The official opening of Rainbow Stage took place on July 7th 1954. Bill Walker, the night’s M.C., called the event a “family affair.” The Ukrainian Youth Association performed first, as peanut and popcorn vendors wove their way through the crowd. The James Duncan chorus took the stage next, performing songs from the musical Carousel; other performers included Bill Walker and Len Adree, Eric Wild and his CBC Orchestra, and the Jewish Community Choir with Cantor Benjamin Brownstown. According to a young boy in the crowd, the “music had a fizz in it.”
A variety of local groups performed at Rainbow Stage across 1954/55, from movie screenings to square dancing competitions. It took until September of 1955 for musical theatre to reach Rainbow Stage, when James Duncan directed a production of Brigadoon. In the years since, musical theatre has remained a staple of Rainbow Stage’s summer seasons. In the decade that followed, Rainbow Stage would produce a number of beloved musicals including Kiss Me Kate, The Wizard of Oz, The King and I, and Guys and Dolls. Of course, these were the years where Rainbow Stage lacked any sort of roof, so all performances were at risk of being cancelled due to poor weather.
John Douglas, the president of Rainbow Stage Productions, began pressing the City of Winnipeg for a dome to cover the stage in 1965. In 1969, after a committee had been formed to raise the costs of a new roof, Rainbow Stage awarded the Dominion Bridge Company the contract. Architect Jack Ross was hired to create the roof, which uses 63 tons of steel to form a hemispherical triodetic roof. Once completed, the dome was covered with a fabric tarp. After several years, the fabric cover was replaced with a more rain-proof plastic one.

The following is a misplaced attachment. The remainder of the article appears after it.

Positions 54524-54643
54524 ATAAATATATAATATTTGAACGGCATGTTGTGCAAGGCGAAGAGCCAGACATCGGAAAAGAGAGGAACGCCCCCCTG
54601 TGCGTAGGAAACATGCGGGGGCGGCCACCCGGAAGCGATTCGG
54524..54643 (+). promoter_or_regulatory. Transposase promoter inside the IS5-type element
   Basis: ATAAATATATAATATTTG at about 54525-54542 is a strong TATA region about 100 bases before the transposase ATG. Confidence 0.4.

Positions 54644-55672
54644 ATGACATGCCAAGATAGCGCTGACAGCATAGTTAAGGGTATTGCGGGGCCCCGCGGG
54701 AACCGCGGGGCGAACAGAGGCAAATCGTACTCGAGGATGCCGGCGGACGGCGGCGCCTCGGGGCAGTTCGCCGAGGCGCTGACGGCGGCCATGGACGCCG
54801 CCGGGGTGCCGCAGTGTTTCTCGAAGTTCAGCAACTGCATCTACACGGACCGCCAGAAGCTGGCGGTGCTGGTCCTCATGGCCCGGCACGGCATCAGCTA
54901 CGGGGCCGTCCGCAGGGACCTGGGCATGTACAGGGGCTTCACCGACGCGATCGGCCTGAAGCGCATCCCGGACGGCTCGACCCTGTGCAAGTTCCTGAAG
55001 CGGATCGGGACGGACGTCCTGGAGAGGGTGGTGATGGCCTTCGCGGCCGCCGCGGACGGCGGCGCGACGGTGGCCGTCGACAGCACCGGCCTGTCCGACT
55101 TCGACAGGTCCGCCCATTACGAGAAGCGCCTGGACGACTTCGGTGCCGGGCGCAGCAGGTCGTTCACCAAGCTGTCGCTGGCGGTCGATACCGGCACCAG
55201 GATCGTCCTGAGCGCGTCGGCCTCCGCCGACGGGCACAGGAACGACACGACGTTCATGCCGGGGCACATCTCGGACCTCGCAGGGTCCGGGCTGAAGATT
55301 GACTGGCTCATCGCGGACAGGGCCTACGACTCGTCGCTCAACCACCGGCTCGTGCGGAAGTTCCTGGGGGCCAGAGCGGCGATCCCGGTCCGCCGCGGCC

Additional upgrades were performed across the 1970s, with the introduction of new washrooms, ticket booths, and other amenities. Ross designed these upgrades as well and this time using brutalist tradition for inspiration. Meandering exposed concrete walls curve around the auditorium space, with outcroppings of seating areas scattered throughout. During these renovations, 600 seats were removed and the seating capacity dropped to a still-impressive 2,400.
Backstage upgrades were added in 1986, with the introduction of a fly gallery, carpentry and paint shops, classrooms and expanded change rooms. The original timber arch which once gave Rainbow Stage its name was replaced during these renovations, and a plaque commemorating the original arch sits in Kildonan Park.
True to the Winnipeg Junior Chamber of Commerce and the Civic Music League’s predictions, Rainbow Stage established itself as a tourist attraction in Winnipeg. That made its way into a variety of promotional pamphlets for Winnipeg, including the promotional materials for the 1967 Pan-Am games.
Over the years, programming at Rainbow Stage has varied in size. There were an astonishing seven shows in 1957, though the usual standard is one to three musical productions in a year. More recently, it has become easier for regional theatres to obtain the rights to newer musicals, and since 2010 Rainbow Stage has organized both smaller adult-oriented musicals, like Rent, and larger family-friendly productions, such as Cinderella in 2019. Additional educational programs have been introduced as well, from dance classes, workshops, and student scholarships and awards.
Throughout it all, local talent has remained a mainstay of all Rainbow Stage productions. The likes of John Hirsch, Evelyne Anderson, and Eric Wild have all had a hand in Rainbow Stage productions over the years. It is presently closed due to COVID-19 but Rainbow Stage still remains a remarkable theatrical jewel here in Winnipeg.
THANK YOU TO THE SPONSOR OF THIS BLOG POST:
Sabrina Janke on behalf of Heritage Winnipeg
Winnipeg Tribune Files
Winnipeg Free Press Files